"The book was better" is a phrase heard often in conversations about book to film adaptations. "Don't judge a book by its movie" is another common jab. While we've all uttered some version of this sentiment at one point or another, there have been those rare occasions when the opposite is true. As a lifelong bookworm and cinephile, I've discovered that whether I read the book before or after seeing the movie can have a profound influence on my enjoyment of the story across both mediums. In this column, I’ll be checking out old and new adaptations to further explore both sides of that experience. In the process, I hope to unveil how these two vastly different mediums work together to tell the same story, from cover to credits.
“Name a film or pay the forfeit.”
- Gilbert Adair, The Dreamers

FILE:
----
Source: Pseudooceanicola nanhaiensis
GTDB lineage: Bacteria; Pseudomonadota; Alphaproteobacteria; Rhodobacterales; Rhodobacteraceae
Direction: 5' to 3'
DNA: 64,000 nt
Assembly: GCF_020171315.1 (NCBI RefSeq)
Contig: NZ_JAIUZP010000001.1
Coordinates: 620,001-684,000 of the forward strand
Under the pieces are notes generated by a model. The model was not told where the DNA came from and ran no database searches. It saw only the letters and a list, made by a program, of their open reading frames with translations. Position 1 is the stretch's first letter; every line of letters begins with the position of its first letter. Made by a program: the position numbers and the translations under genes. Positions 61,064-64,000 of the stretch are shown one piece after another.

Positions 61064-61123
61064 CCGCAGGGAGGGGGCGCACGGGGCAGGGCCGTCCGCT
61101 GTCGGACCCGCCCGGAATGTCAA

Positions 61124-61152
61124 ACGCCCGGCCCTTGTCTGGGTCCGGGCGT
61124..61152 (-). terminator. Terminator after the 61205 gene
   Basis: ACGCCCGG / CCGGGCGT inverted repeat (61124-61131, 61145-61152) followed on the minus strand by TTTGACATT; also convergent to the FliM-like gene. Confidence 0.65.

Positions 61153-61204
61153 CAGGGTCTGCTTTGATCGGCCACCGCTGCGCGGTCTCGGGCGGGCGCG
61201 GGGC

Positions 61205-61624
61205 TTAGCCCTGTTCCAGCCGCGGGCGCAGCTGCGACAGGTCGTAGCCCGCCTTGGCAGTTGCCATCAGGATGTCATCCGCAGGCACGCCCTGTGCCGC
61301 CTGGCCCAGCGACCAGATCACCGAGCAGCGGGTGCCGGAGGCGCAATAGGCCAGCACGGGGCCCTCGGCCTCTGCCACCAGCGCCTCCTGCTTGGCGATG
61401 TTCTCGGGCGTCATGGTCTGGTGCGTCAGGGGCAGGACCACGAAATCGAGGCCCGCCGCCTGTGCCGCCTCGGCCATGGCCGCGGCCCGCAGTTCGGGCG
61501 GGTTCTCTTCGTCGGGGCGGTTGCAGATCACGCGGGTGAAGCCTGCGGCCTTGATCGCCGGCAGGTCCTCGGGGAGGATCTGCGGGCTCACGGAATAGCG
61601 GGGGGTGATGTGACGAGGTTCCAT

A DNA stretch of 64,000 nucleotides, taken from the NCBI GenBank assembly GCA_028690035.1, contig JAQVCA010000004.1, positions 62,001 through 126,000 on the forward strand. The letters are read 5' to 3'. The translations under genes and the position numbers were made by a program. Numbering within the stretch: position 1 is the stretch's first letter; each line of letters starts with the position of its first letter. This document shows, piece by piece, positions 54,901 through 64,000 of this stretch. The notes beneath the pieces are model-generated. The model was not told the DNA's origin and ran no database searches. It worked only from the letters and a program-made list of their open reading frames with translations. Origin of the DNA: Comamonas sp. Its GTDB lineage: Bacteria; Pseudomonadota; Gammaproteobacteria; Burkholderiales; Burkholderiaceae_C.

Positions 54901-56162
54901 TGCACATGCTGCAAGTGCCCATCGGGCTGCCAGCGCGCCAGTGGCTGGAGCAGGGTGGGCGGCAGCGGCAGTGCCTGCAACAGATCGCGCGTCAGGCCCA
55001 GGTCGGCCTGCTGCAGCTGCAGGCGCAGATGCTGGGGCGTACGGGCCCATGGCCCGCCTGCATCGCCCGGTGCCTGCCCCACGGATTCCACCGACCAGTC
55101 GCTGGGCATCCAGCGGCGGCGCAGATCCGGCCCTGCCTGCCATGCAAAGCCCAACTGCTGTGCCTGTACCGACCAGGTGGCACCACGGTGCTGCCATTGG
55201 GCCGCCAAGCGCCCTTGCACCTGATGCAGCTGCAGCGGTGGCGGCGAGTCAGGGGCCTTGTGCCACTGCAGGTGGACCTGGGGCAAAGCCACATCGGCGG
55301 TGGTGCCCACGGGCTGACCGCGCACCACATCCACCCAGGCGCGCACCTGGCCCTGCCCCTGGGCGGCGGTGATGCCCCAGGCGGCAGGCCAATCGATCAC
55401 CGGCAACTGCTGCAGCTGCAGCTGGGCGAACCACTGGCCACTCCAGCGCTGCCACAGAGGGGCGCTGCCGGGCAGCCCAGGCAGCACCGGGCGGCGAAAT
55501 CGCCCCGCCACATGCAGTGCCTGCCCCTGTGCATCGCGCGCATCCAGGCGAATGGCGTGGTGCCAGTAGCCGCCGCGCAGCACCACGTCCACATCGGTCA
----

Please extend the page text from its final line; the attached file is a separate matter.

Bernardo Bertolucci’s The Dreamers has long been one of my favorite films. While its decadent beauty draws you in, it's the captivating story about the love of cinema that holds your attention. The screenplay – adapted by author Gilbert Adair from his 1988 novel The Holy Innocents – centers on a trio of film fanatics sequestered in a sprawling Paris apartment with nothing more than a provocative game to keep them occupied. While a screenwriter less familiar with these characters may have struggled to transfer them in all their complex glory from page to screen, in Adair’s capable hands the integrity of his vision never feels compromised. On the contrary, it feels fully realized when brought to life by this phenomenal cast under the guidance of Bertolucci. The Dreamers is an invitation. Not merely to watch what unfolds on screen, but to become spies inside the withered walls of an opulent haven. A place where three young cinephiles spend their days lounging in the bath, tirelessly debating politics and film, and steadily raising the stakes in their game of dares.